Sunday, December 04, 2005


WHAT IT IS: Technology that boldly goes where no search engine has gone before.

WHY IT'S HOT: Google may have already indexed 8 billion webpages, but that's just the tip of the iceberg. Many more pages are hidden behind corporate firewalls or in databases waiting to be indexed. By some estimates, this so-called dark Web is 500 times bigger than the World Wide Web as we know it. Unlike the public Internet, however, it can't be retrieved by the usual Web crawlers. Instead, the information must be fed into search engines' mammoth databases using special retrieval techniques.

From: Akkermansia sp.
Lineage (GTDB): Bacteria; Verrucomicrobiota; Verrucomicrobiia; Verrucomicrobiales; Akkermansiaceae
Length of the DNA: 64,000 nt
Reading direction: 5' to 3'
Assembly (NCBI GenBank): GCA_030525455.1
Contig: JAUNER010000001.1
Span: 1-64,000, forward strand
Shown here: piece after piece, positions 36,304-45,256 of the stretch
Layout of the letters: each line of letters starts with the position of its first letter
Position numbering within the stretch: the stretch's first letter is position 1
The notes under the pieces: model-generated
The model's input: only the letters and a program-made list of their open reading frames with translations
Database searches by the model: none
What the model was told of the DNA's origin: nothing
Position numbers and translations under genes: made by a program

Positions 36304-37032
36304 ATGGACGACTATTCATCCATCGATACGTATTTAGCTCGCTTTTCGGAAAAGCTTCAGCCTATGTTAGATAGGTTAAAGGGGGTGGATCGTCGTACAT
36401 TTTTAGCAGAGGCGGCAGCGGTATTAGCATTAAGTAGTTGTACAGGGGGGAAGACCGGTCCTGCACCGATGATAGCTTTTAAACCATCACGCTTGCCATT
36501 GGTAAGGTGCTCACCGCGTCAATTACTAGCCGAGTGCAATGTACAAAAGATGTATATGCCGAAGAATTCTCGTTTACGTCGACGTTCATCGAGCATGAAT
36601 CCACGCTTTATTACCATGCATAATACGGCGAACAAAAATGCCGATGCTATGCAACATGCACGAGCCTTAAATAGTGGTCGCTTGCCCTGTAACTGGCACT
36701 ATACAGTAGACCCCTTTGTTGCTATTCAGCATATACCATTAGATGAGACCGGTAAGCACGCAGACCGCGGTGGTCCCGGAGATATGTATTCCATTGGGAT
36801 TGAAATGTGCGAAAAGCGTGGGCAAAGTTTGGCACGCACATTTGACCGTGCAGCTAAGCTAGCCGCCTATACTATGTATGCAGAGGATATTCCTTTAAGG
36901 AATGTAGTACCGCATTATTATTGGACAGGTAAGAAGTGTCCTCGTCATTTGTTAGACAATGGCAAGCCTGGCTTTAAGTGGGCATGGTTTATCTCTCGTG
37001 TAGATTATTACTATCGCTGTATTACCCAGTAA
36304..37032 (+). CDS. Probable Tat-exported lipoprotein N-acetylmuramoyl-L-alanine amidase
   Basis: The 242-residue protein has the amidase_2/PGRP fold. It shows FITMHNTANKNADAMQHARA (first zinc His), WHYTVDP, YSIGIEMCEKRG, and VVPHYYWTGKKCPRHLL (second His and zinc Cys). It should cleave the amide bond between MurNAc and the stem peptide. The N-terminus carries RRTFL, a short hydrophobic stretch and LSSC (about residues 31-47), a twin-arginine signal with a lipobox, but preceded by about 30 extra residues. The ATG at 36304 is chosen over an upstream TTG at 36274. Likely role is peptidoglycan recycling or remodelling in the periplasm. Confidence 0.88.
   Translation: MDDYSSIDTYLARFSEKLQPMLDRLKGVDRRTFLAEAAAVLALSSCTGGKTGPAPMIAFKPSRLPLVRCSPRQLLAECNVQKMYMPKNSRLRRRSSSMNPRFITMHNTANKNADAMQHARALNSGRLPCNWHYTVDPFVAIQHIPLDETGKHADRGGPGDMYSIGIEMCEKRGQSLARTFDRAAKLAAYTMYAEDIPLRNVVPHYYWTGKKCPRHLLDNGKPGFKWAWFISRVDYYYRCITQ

Before the advent of desktop search, our PCs were part of that invisible Web -- connected to the Internet but not indexed. File-sharing networks already search your PC for MP3s, but there are tricky privacy and security issues to resolve before your hard drive can join the visible Web. There are also millions of digitally transcribed books waiting to be connected. Ultimately, deep Web search could answer a direct question better than hundreds of links, because many of the most authoritative sources have yet to make it online.

KEY PLAYERS: Endeca, Glenbrook Networks, Google, IBM (IBM), Kozoru, and Yahoo.

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